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Please follow these instructions if you are attempting to reunite babies with their mother, or if you are waiting for a call back from a wildlife rehabilitator. Please note that Toronto Wildlife Centre is sometimes at capacity for common baby species, like squirrels, and you may need to seek assistance from another wildlife rehabilitator – please see the OMNRF list of authorized wildlife rehabilitators and/or the map on our website for more information.

What to do while you wait

A dark, quiet place

Keep the baby squirrel in a dark, quiet place indoors, in an enclosed or covered container. For most species, a cardboard box is perfect. If your home is small, a closet or a bathroom is an excellent spot. A basement, heated garage, or spare bedroom will also work.

Keep children, pets, and people away from the room the squirrel is in. Remember that it is injured or orphaned and frightened, and we want to keep their stress down as much as possible. Unlike our pets, wild animals are not comforted by people talking to them, petting  or cuddling them, or looking at them.

A heat source

Providing a heat source is one of the most important things you can do. Babies may have been without their mother for many hours or even days. Keeping them warm will reduce stress on their system, once their body doesn’t have to fight to keep its temperature up. Some examples of an appropriate heat source:

  • a clean sock filled with dry, uncooked rice, and microwaved for one minute
  • any type of plastic bottle or jar with a tight fitting lid filled with hot tap water and wrapped in a tea towel or face cloth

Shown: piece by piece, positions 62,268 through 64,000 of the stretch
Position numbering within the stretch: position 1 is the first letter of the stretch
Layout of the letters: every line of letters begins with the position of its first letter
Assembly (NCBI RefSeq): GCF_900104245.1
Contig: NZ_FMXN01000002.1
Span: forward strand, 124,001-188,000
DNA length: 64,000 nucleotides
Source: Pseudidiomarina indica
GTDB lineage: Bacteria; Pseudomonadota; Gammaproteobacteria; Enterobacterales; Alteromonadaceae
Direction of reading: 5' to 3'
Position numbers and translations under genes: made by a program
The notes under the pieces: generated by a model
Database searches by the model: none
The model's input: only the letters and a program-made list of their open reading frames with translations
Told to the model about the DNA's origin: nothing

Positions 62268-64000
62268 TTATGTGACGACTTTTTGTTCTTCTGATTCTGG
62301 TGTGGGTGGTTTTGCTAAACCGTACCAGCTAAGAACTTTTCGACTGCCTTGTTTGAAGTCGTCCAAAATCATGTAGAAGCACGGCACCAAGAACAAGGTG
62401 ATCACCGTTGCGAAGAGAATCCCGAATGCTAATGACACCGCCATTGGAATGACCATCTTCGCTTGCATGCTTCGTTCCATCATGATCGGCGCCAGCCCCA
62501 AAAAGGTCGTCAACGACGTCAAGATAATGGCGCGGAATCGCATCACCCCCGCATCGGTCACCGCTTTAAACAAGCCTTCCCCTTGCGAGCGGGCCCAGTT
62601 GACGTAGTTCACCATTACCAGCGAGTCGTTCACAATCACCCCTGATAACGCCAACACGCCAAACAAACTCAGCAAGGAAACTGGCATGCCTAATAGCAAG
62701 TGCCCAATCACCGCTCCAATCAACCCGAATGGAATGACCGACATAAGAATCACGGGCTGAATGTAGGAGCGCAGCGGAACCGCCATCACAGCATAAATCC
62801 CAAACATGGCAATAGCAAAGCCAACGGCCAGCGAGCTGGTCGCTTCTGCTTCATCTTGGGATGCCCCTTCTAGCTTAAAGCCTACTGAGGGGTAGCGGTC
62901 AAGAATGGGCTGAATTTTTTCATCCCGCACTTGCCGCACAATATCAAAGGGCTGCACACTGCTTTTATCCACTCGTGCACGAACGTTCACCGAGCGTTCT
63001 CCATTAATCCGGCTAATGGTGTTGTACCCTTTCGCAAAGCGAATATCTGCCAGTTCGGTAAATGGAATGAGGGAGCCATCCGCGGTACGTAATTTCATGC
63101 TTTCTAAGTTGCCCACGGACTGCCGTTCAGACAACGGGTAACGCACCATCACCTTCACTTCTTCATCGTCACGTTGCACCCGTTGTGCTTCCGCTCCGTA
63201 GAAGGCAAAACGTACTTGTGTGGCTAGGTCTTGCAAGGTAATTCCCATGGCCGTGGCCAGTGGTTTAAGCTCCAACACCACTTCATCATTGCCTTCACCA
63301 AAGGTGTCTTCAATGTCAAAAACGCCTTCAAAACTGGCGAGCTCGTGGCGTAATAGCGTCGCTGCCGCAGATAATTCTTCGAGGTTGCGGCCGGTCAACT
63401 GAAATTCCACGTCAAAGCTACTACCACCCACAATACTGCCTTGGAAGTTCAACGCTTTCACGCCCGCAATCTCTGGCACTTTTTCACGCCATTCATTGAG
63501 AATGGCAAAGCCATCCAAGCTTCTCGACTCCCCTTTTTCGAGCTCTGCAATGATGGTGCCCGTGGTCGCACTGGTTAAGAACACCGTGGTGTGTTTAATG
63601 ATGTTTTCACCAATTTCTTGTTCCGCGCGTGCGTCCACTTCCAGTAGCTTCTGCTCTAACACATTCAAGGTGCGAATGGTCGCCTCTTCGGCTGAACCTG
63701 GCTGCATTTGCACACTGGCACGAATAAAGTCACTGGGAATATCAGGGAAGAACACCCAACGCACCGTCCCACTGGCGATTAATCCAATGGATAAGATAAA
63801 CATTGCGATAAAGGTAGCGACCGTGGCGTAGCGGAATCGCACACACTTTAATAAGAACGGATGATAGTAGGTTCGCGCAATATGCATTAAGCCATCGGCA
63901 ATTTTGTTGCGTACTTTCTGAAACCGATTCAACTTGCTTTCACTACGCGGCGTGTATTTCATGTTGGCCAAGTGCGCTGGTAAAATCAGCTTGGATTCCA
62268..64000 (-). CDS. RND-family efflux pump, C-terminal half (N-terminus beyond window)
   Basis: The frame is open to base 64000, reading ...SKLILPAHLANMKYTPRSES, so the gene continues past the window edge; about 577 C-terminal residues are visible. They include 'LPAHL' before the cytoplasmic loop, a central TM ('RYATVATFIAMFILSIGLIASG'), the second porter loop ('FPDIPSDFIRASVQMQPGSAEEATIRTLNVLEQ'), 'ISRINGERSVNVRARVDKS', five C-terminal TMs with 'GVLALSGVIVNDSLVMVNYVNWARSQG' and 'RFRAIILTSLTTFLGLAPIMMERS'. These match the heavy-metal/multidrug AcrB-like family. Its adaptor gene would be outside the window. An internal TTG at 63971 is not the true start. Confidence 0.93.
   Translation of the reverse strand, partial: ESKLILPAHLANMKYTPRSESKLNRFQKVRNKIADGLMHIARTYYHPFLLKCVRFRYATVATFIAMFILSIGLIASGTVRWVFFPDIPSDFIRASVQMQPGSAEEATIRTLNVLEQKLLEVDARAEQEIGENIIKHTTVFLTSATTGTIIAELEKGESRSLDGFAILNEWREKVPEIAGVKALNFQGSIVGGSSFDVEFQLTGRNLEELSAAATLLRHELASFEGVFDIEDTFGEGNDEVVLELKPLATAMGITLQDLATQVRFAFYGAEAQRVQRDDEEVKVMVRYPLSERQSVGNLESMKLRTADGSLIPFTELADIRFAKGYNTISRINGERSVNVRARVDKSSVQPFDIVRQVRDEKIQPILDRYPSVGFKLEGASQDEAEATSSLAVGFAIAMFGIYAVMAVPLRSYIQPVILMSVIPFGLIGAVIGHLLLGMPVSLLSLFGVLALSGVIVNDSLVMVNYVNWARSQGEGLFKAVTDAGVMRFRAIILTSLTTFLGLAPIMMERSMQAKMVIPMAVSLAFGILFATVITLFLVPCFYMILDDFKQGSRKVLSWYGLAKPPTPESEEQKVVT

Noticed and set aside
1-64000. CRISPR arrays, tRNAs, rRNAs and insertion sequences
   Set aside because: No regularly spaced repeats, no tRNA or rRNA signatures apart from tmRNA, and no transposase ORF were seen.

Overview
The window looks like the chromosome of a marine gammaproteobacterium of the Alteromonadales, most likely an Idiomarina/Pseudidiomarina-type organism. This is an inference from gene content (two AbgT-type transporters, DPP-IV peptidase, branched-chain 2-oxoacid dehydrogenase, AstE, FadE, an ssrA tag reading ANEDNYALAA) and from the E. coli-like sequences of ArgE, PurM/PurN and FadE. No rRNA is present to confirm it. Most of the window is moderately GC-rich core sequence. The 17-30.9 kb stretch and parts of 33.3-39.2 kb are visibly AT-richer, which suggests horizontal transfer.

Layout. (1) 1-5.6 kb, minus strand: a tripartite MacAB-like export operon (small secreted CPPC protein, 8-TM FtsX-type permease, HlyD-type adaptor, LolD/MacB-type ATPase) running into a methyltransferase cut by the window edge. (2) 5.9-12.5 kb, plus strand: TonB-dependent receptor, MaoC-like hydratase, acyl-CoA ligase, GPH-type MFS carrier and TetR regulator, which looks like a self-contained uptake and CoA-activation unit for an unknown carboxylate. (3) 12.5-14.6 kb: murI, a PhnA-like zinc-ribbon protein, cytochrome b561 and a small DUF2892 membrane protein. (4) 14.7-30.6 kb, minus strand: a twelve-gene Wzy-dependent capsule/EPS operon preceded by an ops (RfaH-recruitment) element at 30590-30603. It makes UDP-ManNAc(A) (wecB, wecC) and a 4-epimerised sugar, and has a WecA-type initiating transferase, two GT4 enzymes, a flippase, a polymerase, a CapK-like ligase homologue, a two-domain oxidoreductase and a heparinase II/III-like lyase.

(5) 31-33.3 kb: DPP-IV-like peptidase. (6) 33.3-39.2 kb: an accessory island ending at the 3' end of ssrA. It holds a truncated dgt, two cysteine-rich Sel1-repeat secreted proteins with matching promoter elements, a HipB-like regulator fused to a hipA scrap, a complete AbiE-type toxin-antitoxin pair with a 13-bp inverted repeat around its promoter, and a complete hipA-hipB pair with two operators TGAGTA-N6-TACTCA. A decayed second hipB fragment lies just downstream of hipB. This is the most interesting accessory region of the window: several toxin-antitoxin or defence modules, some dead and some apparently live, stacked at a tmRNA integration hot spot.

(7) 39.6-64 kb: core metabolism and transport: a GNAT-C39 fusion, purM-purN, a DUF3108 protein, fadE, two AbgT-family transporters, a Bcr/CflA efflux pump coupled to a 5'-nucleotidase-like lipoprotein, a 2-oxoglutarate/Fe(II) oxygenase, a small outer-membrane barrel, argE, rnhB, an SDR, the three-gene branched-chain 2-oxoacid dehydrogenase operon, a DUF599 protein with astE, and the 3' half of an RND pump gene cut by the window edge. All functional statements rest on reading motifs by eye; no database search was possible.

• an electric heating pad set to “LOW” and placed under half of the box
  • several chemical hand warmers (e.g. Hot Paws) that stay warm for up to 8 hours

Re-heat water bottles and rice socks as necessary. Once they have something warm to snuggle up to, most orphaned baby squirrel will go right to sleep.

No food, formula or water (with one exception)

This is a tough one, because our first instinct is often to try to give food or water to an animal we’ve found. However, many squirrels admitted to TWC have suffered serious medical conditions as a result of someone providing improper food, or feeding improperly. While it is easy to find information on feeding baby squirrels online, the vast majority of it is incorrect and even harmful.

For older baby squirrels, sliced up chunks of apple or pear can be put in the box with the squirrel. They may safely suckle on it for some sugar and hydration. No other food or water should be given.

Why shouldn’t I feed it?

  • If the squirrel is dehydrated, starving, or suffering from trauma, its body may not be strong enough to digest food. Trying to feed it can cause bloating, shock, or death.
  • Trying to force-feed food or water can accidentally end up with the liquid in the animal’s lungs. This can cause pneumonia, and death.
  • If you feed the wrong food to the wrong species, it can cause serious digestive problems.
  • Once you get the baby squirrel to a wildlife rehabilitator, they will need to assess their condition and maybe run some medical tests. These are a lot easier to do if the animal hasn’t been eating. It’s just like when your doctor or veterinarian asks you or your pet not to eat the night before an appointment.

Why shouldn’t I give the squirrel water or formula?

  • If the squirrel is injured and having trouble standing, or if it panics trying to get out, it could fall into the water dish. This can cause hypothermia, or even drowning.
  • Trying to force-feed water or formula can accidentally end up with the liquid in the animal’s lungs. This can cause pneumonia, and death.
  • Squirrel formula is not commercially available; kitten and puppy milk replacement products are not suitable for squirrels and cause serious digestive upset. All mammals drink different milk/formula – squirrels are no different.